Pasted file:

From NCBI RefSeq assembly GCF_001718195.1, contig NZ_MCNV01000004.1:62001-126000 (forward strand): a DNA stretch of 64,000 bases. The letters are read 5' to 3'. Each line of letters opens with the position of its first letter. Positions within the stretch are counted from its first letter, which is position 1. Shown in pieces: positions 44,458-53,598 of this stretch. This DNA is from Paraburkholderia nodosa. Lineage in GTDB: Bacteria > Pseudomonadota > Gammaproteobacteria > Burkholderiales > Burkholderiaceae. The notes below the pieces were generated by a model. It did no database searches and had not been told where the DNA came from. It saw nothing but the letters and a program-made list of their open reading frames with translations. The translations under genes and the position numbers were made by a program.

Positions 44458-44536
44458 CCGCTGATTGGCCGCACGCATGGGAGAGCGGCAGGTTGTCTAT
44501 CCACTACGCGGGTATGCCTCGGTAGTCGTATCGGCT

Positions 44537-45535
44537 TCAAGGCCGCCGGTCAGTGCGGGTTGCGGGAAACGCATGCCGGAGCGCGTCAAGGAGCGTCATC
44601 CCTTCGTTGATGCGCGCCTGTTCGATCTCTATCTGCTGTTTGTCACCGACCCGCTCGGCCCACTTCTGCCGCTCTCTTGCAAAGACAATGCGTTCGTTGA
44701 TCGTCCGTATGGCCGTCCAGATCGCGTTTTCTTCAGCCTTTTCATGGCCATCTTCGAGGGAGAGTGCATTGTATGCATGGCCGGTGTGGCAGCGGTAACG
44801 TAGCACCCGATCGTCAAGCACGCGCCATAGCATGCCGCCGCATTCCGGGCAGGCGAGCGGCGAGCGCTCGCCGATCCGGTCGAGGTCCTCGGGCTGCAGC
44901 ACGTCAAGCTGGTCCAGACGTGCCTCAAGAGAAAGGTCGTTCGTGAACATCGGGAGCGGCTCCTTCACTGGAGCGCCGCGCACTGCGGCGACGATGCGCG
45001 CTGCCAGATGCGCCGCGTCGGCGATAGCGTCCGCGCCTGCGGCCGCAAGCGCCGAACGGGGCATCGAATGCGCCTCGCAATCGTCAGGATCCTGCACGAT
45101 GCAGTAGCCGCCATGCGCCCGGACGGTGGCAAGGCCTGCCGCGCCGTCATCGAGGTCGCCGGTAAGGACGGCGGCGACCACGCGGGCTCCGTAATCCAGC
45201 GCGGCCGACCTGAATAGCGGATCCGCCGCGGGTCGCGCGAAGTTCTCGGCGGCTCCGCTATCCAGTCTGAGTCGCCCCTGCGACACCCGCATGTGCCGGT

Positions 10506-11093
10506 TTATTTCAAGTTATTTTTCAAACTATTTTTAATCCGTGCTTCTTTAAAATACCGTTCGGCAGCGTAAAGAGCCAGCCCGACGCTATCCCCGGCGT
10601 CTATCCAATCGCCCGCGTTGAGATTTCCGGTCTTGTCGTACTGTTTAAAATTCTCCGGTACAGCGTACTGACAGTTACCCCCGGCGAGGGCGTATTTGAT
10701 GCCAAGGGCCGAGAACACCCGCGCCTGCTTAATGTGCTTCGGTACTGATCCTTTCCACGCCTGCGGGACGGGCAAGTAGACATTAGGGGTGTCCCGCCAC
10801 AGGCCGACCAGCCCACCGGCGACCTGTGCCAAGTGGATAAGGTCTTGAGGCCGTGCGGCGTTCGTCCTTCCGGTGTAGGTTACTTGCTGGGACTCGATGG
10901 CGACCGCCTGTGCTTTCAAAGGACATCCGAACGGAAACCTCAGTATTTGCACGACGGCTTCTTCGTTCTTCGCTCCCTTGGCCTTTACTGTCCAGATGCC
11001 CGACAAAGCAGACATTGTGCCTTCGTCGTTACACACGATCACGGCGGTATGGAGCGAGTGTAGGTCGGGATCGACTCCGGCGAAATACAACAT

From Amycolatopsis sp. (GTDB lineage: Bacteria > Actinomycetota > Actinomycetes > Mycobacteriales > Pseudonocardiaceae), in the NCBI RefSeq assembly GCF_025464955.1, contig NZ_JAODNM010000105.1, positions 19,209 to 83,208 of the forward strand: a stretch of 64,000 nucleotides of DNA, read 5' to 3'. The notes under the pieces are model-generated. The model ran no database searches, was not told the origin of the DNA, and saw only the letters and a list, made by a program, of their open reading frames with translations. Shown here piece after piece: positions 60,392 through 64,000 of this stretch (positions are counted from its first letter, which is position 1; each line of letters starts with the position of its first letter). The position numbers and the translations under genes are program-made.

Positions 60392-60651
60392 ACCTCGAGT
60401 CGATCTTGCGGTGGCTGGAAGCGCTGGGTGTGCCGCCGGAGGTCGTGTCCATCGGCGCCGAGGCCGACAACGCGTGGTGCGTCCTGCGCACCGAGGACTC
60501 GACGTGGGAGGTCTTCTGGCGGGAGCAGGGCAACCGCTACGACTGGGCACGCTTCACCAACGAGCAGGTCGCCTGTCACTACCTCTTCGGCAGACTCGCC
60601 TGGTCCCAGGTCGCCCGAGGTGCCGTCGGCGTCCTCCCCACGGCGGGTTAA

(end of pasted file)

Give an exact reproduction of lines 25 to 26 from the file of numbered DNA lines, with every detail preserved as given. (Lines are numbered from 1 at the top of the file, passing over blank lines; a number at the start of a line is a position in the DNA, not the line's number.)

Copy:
60501 GACGTGGGAGGTCTTCTGGCGGGAGCAGGGCAACCGCTACGACTGGGCACGCTTCACCAACGAGCAGGTCGCCTGTCACTACCTCTTCGGCAGACTCGCC
60601 TGGTCCCAGGTCGCCCGAGGTGCCGTCGGCGTCCTCCCCACGGCGGGTTAA